Tabo Monastery the Oldest Functioning Monastery
The gompa was founded in AD 996 by Ringchen Zangpo, the Great Translator, as Tibet’s Guge kingdom expanded into these outlying territories, and is reckoned to be the oldest continuously functioning Buddhist monastery in India. Bring a torch as lighting inside its shrines is dim at best. Five of the nine shrines date from the 10th and 11th centuries, when they were painted by some of the best Buddhist muralists of their era, blending Tibetan, Indian and Kashmiri styles. The other shrines mostly date from the 15th to 17th centuries.
The main assembly hall, the Tsuglkang, is straight ahead from the temple entrance. Inside, near-life-size clay sculptures of 32 bodhisattvas line the walls around a statue of a four-bodied Vairochana Buddha turning the wheel of law – a 3D representation of the Vajradhatu mandala, which has the Vairochana at its centre. Murals below the bodhisattvas depict 10th-century life.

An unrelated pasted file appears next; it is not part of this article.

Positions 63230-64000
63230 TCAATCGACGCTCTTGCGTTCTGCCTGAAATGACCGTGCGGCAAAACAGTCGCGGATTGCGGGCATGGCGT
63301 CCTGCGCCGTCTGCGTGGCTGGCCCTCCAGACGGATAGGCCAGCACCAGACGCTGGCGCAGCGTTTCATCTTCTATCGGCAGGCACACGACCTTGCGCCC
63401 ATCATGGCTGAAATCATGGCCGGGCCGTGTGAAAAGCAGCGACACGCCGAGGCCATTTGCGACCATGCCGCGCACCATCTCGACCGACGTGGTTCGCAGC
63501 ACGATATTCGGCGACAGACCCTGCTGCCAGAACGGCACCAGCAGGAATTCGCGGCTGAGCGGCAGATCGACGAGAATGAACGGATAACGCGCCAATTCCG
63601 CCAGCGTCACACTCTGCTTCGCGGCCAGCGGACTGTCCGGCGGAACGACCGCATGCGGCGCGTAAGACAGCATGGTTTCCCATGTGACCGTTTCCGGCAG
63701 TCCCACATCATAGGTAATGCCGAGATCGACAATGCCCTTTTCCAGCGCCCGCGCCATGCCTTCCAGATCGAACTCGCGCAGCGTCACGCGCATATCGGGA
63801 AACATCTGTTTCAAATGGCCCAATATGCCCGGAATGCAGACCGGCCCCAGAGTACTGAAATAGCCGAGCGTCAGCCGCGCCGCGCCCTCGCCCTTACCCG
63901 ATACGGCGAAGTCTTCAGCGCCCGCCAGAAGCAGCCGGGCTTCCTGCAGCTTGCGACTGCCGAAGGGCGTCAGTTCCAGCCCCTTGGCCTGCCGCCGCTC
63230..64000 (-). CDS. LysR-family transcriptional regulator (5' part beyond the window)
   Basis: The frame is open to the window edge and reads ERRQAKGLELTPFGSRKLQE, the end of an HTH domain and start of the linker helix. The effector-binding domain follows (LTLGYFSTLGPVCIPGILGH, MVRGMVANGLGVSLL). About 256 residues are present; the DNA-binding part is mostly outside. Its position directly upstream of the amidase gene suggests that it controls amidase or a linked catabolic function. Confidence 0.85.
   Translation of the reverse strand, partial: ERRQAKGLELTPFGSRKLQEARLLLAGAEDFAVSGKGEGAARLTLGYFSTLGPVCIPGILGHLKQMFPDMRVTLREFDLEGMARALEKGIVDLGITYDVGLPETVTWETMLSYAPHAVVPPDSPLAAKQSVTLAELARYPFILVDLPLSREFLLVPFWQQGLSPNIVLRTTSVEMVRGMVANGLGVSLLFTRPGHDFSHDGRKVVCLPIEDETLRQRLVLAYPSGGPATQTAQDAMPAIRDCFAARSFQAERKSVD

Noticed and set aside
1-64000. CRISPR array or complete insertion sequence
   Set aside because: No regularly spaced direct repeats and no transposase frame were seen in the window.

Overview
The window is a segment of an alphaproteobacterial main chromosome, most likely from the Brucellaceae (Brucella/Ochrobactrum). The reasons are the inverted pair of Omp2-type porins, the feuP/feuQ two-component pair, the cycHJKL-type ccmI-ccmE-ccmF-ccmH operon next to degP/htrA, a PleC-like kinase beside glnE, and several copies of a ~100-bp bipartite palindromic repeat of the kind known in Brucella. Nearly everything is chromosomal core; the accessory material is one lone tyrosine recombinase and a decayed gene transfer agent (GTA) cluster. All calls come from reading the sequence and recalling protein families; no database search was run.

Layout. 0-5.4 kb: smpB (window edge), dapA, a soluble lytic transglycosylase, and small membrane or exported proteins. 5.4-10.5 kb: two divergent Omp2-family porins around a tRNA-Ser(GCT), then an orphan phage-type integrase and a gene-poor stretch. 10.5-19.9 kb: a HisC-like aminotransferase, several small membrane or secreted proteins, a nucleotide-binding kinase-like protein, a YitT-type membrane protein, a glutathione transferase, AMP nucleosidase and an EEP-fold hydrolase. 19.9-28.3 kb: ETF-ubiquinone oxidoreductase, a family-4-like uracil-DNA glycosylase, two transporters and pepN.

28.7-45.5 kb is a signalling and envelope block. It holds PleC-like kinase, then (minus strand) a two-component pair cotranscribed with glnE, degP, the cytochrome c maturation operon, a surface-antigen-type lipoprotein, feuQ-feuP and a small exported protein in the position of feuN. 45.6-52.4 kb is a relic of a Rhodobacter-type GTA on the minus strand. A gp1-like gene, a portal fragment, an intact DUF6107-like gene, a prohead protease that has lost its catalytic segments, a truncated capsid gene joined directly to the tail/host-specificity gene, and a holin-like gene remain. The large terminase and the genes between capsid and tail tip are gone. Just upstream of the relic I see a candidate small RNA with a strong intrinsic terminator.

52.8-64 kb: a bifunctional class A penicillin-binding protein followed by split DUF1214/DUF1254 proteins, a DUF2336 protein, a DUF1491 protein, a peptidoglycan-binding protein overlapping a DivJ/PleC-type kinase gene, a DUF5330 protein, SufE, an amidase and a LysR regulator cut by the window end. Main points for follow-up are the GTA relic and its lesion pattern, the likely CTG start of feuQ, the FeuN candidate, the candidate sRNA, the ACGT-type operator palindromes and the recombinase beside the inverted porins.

You’ll probably have to ask a lama to open up other temples in the compound. The other highlight early temples are the Ser-Khang, second to the left from the Tsuglkang, with outstanding murals of the green Tara and the goddess Usnishavijaya; the Kyil-Khang, behind the Ser-Khang, with a huge Vairochana mural surrounded by eight bodhisattvas; and the Byams-Pa Chen-po Lha-Khang, immediately right of the Tsuglkang, with a 3m-high statue of the Bodhisattva Maitreya (future Buddha). The modern gompa outside the ancient compound has a sparkling gilded chorten and holds a well-attended puja at 6.30am (guests welcome).
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